Wednesday, March 23, 2011
Gay and bisexual HIV infections rise 70% in ten years
New figures show that HIV infections in gay and bisexual men have risen by 70 per cent in the last decade.
In 2001, 1,810 men who have sex with men were diagnosed with the disease. Last year, this had risen to 3,080 in 2010.
Total HIV diagnoses have almost double in the last decade from 1,950 in 2001 to 3,780 in 2010, the Health Protection Agency (HPA) figures show.
Experts estimate that there are 30,000 gay and bisexual men living with HIV in the UK today – although a third of these are thought to be undiagnosed.
Along with gay and bisexual men, black African people living in the UK remain a high-risk group, which one-third of diagnoses in 2009 coming from this group.
Health experts are to tell the government that all adult men in high-prevalence areas should be offered and recommended HIV testing to increase early diagnoses and remove the stigma around HIV.
Recommendations from the National Institute of Clinical Excellence (NICE) say that hospitals and doctors’ surgeries in areas with more than two diagnoses per 1,000 people should recommend and offer HIV testing to men and more rapid point-of-care tests should be offered to men in high-risk environments, such as gay saunas and clubs.
Dr Valerie Delpech, head of HIV surveillance at the HPA said: “HIV is an extremely serious infection. There are excellent treatment options available nowadays but these are only at their most effective if the infection is diagnosed early, before symptoms appear. This is a challenge as most individuals will not be aware of their infection until they get tested for HIV. Testing for the infection must be increased in order to catch the infection as early as possible.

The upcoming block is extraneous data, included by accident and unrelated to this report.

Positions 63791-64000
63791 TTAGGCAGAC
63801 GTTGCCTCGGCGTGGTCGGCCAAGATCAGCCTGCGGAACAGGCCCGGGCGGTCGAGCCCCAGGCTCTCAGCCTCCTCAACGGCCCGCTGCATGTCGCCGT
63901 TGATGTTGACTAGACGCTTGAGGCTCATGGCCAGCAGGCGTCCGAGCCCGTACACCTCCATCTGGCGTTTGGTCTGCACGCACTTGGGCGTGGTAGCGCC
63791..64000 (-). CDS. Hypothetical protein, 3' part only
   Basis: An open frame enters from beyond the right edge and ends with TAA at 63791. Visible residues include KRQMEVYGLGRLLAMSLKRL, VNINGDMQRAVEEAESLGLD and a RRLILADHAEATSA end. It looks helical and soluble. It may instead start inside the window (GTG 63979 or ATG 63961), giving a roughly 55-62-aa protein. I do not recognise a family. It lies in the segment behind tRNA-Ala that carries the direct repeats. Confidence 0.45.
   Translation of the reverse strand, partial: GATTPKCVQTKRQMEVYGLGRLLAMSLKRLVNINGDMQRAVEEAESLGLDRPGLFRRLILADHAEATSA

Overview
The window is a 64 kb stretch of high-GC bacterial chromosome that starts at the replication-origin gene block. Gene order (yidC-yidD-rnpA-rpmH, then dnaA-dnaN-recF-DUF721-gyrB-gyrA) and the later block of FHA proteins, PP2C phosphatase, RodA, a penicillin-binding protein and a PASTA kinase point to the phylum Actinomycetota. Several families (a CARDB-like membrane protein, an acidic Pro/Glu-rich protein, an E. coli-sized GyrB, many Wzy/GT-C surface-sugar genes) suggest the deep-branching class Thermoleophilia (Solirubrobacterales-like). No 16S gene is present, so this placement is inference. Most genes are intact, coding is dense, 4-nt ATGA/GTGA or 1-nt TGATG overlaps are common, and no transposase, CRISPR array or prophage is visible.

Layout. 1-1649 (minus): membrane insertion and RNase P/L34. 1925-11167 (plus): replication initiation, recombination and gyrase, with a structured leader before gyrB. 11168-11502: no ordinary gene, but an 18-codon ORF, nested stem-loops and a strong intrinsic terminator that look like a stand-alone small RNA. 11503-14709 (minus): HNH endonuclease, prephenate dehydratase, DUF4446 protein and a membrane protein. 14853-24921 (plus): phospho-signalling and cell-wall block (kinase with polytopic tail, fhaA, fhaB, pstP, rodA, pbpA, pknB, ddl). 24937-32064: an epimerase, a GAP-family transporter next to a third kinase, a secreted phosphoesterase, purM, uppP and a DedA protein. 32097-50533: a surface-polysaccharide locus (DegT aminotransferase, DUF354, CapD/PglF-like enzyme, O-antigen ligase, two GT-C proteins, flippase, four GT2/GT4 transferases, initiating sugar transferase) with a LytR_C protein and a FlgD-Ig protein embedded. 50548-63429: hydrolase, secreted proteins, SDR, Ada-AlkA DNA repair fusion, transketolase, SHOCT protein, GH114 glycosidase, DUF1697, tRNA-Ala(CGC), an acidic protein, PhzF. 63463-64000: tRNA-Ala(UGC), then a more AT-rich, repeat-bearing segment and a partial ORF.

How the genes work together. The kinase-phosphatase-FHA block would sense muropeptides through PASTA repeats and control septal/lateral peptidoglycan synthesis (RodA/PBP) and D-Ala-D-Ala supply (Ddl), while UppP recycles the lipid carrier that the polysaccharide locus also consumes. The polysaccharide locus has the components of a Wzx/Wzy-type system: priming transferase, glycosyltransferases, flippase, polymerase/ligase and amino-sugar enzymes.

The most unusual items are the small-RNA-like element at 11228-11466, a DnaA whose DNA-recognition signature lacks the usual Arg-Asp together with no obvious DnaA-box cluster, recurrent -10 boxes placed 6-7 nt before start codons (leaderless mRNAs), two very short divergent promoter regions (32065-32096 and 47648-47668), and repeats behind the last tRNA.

“The impact of late diagnosis is clearly demonstrated when you look at deaths among people with HIV – three out of five of HIV positive individuals that die are diagnosed too late to gain the most health benefits from their treatment, like increased life expectancy.”
The new recommendations were welcomed by National AIDS Trust and Terrence Higgins Trust, who said gay and bisexual men needed more encouragement to get tested.
Deborah Jack, chief executive of National AIDS Trust, said: “A key message for sexually active gay men is to have an HIV test at least once a year, and more frequently if you have put yourself at particular risk, have an STI or change partners. If we all acted on this we would see real progress.’
Ben Tunstall, Terrence Higgins Trust’s head of health improvement, said: “We welcome the introduction of these new guidelines, the first of their kind, as a vital step forward in encouraging gay men to test and engaging health care professionals in the need to offer increased, more easily accessible testing.
“We urge anyone having sex with different partners to make regular HIV testing a priority. These guidelines need to be put into practice to combat onward transmission of HIV and reduce the unacceptably high levels of undiagnosed HIV that we’re still seeing in the UK.”